I was pleased to read in the 1/30 BNA Health Plan and Provider Newsletter, that on January 22, Judge Patti Saris of the U.S. District Court for the District of Massachusetts rejected the First Databank class action settlement that if approved would have caused First Databank to prospectively reduce its markup factor used to calculate the Average Wholesale Price for prescription drugs and set the wheels in motion to replace the AWP with another standard. In my opinion, the settlement would have disrupted the PBM market.
The judge allowed the parties two weeks to present an alternate settlement proposal. According to the report, the Judge refocused the parties on a settlement that provided monetary relief to consumers who had been overcharged by the erroneous markup. According to the National Community Pharmacists Association’s general counsel who attended the 1/22 hearing, the judge took the phase out of AWP off the negotiating table.
Here’s the link to the National Association of Chain Drug Store’s press release —
Here’s the blurb from the National Community Pharmacists Association’s web site
AWP Rollback BlockedA federal judge has rejected key elements of a proposed settlement of
the First DataBank/Medi-Span antitrust case that would have required a 4%
rollback of published Average Wholesale Price (AWP) figures, a move that would
have cost the average independent community pharmacy about $105,000. NCPA
vigorously opposed the proposed settlement. U.S. District Court Judge Patti B.
Saris told lawyers in the case to “go back to the drawing table.”The lawsuit was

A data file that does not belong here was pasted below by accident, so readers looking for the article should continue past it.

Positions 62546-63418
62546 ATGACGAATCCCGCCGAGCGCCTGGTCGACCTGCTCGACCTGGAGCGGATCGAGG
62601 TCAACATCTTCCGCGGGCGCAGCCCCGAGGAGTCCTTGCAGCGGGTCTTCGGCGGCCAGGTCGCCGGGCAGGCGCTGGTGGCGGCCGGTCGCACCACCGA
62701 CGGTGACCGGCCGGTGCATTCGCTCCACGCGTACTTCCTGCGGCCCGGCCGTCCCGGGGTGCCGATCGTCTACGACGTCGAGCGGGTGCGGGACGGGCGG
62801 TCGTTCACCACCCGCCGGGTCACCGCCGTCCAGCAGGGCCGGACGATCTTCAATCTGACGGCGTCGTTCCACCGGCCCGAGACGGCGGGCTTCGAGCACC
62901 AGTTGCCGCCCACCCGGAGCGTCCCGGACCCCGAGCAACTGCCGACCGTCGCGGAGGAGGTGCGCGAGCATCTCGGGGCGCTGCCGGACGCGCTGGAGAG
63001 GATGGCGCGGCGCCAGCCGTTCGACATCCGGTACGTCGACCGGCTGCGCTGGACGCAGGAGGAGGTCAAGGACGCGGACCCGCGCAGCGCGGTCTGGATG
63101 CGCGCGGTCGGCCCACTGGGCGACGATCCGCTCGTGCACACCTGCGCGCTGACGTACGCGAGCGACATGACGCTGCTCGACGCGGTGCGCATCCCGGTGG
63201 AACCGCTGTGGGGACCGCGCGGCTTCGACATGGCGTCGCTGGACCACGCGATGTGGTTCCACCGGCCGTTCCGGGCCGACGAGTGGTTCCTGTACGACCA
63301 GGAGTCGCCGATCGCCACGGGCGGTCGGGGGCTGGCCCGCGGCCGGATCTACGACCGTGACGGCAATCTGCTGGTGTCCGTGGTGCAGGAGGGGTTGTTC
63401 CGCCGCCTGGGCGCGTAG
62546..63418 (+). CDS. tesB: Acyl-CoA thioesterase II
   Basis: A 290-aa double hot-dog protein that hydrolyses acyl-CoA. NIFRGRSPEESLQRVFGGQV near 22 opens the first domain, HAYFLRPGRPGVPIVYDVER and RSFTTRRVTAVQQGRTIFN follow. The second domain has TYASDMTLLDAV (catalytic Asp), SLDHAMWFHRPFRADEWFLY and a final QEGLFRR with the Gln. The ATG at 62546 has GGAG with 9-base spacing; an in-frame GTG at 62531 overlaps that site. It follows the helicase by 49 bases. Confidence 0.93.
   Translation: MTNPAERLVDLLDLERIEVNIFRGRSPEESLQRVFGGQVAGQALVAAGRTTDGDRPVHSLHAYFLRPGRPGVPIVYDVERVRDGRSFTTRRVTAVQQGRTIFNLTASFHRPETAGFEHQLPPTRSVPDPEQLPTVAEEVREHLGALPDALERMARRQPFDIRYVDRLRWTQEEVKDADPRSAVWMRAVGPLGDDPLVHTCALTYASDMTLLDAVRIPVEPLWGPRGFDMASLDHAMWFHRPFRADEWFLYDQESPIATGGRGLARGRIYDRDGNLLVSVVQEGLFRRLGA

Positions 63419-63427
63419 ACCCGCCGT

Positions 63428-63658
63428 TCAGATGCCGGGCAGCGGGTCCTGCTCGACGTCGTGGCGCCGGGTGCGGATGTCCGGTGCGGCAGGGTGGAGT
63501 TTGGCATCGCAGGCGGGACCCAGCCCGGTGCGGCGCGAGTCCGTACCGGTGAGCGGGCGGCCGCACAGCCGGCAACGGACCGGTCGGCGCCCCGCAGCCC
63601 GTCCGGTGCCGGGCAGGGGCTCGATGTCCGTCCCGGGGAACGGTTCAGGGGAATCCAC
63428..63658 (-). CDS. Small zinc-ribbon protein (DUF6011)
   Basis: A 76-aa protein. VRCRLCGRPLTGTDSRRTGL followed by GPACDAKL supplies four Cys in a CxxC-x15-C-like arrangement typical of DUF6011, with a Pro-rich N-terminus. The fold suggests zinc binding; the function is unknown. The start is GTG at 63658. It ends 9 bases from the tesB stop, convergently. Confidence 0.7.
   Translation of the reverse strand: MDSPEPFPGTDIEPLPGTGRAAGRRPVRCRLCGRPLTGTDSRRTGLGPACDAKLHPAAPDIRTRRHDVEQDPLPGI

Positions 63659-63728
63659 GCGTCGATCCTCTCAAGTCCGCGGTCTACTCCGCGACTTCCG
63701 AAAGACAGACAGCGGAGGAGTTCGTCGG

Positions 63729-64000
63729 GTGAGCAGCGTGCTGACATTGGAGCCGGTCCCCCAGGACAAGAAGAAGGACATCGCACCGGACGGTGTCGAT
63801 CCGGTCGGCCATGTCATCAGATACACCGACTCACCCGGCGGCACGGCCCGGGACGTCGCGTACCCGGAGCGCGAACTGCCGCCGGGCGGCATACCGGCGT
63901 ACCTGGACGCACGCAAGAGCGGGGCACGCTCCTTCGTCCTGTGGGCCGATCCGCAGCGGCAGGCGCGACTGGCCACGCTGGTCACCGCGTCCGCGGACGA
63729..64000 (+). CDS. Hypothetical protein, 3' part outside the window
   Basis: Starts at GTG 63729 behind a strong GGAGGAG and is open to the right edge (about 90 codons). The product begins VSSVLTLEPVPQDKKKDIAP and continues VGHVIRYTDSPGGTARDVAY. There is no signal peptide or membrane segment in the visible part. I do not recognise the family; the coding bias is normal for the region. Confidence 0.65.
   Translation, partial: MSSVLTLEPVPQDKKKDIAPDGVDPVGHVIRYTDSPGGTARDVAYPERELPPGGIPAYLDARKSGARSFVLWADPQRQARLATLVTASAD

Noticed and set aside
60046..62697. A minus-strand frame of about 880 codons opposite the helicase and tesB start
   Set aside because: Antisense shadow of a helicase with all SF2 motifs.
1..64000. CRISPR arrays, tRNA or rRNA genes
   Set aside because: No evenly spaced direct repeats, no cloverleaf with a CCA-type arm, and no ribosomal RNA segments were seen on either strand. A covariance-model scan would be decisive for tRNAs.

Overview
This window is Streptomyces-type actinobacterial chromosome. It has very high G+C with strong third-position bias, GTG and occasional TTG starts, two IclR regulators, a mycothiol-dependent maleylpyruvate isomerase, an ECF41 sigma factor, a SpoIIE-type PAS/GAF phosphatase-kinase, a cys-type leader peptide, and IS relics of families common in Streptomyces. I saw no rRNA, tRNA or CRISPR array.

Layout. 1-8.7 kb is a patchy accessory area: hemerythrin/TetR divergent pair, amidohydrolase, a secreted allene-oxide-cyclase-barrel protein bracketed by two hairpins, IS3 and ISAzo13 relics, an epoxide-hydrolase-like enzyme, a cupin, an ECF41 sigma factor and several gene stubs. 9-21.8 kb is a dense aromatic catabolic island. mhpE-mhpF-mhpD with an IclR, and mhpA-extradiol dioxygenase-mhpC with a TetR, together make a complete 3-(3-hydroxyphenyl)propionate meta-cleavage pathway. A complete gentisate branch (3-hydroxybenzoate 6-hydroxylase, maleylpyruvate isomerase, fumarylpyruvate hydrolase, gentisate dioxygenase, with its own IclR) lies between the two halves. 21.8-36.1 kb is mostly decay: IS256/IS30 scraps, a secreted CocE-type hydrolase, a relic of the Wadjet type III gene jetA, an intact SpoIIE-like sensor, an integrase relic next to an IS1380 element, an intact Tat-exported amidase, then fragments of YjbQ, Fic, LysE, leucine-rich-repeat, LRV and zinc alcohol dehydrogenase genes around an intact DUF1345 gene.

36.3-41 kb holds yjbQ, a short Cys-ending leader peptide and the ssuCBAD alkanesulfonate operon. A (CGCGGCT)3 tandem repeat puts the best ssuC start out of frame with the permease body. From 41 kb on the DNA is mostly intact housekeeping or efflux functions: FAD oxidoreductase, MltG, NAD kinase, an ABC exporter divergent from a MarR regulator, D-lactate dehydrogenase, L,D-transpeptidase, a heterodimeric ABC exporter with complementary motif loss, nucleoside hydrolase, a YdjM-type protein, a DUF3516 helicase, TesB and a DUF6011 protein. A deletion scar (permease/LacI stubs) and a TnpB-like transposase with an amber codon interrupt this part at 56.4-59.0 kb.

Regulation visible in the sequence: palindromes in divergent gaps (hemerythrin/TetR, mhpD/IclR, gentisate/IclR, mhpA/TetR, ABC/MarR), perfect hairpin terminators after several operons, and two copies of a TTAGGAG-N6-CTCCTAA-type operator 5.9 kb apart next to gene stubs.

brought by union health plans that alleged the two publishers conspired with
McKesson to increase AWPs, resulting in higher copayments for patients under the
plans’ AWP-based system. McKesson was not involved in the proposed
settlement.The parties involved are supposed to come back with a new proposed
settlement in early February. NCPA was not a party, but intervened when it
became apparent that independent community pharmacies would suffer greatly under the proposed settlement. NCPA filed a vigorous, detailed response lead by a
report from Ed Heckman, RPh, president PAAS National, and affidavits from nearly
two dozen independent community pharmacies.The judge mentioned the Heckman
report and NCPA favorably several times during the two-hour fairness hearing
Jan. 22 in Boston. “I heard very little that wasn’t positive to our interests,”
reported John Rector, Esq., NCPA general counsel. NCPA also was represented by
David Balto, Esq., an expert antitrust counsel.“We will continue to be active
and to keep you posted with further developments in this case,” Bruce Roberts,
RPh, NCPA executive vice president and CEO, told community pharmacists.